When it comes to getting acquainted with wines, it's common to start with white wines. They can be fruity, zesty, refreshing and easy to drink. And, because they are chilled, they are often more approachable when starting to explore wines. But then there are the reds with all their wonderful flavors and aromas!
Red wines can range from being light and delicate to big and bold. So, here are four common red wines that span the spectrum.
Starting with the light-bodied and delicate end of the spectrum is Pinot Noir (Pee-no-nwarh). Wine from the Pinot Noir grape is known as Burgundy in France, since the wines produced in the Burgundy region are made from greater than 80% Pinot Noir grapes. The flavors of Pinot Noir can be wonderfully delicate and include cherry, raspberry, and cola. Pinot Noir is low in tannin which means that it is very smooth and has a soft finish. This wine has gained tremendous popularity and the prices reflect it. But once you get ahold of a really nice Pinot Noir, you'll be hooked.
Next is Zinfandel (ZIN-fan-dell) which is considered a medium-bodied red wine that can have medium tannin. In Italy, Zinfandel is known as Primitivo. The flavors of Zinfandel include blackberry, black plum, black cherry and jammy fruit. You'll sometimes hear a Zinfandel referred to a 'jammy' which means that it has big, bold fruit flavor, like you might expect from a jar of jam. Zinfandel can also be spicy with aromas of bell pepper and licorice. And, with oak aging, Zinfandel can take on flavors of vanilla, chocolate, mocha, coffee and burnt sugar. These may seem like odd flavor combinations, but they really work together well.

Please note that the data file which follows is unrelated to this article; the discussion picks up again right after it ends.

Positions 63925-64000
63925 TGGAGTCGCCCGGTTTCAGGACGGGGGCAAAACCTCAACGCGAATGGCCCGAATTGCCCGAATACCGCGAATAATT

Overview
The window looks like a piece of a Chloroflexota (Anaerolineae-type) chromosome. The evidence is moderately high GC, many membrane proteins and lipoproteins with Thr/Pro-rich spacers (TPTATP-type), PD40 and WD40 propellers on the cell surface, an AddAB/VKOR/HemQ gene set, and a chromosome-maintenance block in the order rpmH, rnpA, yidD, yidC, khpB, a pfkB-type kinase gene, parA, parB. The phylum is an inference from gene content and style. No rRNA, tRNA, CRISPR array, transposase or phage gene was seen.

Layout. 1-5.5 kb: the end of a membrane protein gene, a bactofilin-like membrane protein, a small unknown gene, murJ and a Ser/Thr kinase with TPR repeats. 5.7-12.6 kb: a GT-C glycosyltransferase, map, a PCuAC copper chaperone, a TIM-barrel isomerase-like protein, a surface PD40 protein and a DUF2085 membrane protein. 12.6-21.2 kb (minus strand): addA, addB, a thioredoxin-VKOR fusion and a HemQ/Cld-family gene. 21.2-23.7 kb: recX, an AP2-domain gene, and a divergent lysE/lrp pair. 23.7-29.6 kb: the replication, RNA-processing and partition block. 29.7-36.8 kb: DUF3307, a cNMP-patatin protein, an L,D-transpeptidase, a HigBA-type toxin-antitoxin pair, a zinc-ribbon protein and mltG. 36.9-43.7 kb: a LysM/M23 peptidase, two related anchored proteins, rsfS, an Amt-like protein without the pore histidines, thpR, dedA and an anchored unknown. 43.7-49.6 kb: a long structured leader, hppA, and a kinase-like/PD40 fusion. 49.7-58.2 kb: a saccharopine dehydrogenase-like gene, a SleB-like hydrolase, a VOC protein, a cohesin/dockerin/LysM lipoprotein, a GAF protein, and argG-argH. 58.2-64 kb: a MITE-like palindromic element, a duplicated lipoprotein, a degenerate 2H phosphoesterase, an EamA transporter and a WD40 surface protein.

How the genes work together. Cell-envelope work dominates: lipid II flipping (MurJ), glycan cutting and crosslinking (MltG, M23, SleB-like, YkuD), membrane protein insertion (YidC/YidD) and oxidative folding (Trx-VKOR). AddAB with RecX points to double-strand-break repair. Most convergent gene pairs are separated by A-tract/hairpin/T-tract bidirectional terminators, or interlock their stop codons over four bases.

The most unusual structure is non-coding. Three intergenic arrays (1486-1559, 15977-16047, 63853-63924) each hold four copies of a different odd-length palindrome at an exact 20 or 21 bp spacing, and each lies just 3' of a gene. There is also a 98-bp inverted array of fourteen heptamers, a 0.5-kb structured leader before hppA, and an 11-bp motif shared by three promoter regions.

Then there's Syrah (Sih-rah) or Shiraz (Shih-Rahz) as it's known in Australia. This is a full-bodied red wine that has been described as being floral in its youth, and then developing more peppery and herbaceous flavors as it ages. Flavors include leather and smoky scents, blackcurrant and licorice. Syrah is dark in color with big initial flavor, medium tannin and a notable, lasting finish. Syrah is often blended with other grapes due to its deep color and tannins. In southern France (Rhône) it is common for Syrah to be blended with Grenache and Mourvèdre in the famous Grenache-Syrah-Movrvèdre (GSM) blends.
And finally, Cabernet Sauvignon (cah-bare-ney so-veen-yawn). It is probably the most famous red wine grape variety. It produces a full-bodied wine with bold black-fruit flavors of black cherry, blackberry and black currant. Oak aging produces flavors of vanilla, tobacco, licorice, and black pepper. Cabernet Sauvignon is deep in color with bold tannin. In France, Cabernet Sauvignon is blended with Merlot and Cabernet Franc in Bordeaux wines of Medoc (Left Bank). DNA testing has proven that Cabernet Sauvignon is actually a cross of Cabernet Franc (a red wine grape) and Sauvignon Blanc (a white wine grape).
All of these red wines should be served at cellar temperatures of 53 degrees F for the lighter red wines to 62 degrees F for the full-bodied reds. If these are served too cold (i.e., in the kitchen refrigerator) you really won't get the full flavor these red wines have to offer. And, if you serve them at room-temperature, they are probably too warm.
So, there's a quick run through the spectrum of a few basic red wines. Next time we'll explore some other red wines that are similar to those discussed here to help expand your red wine drinking options. Until then, cheers!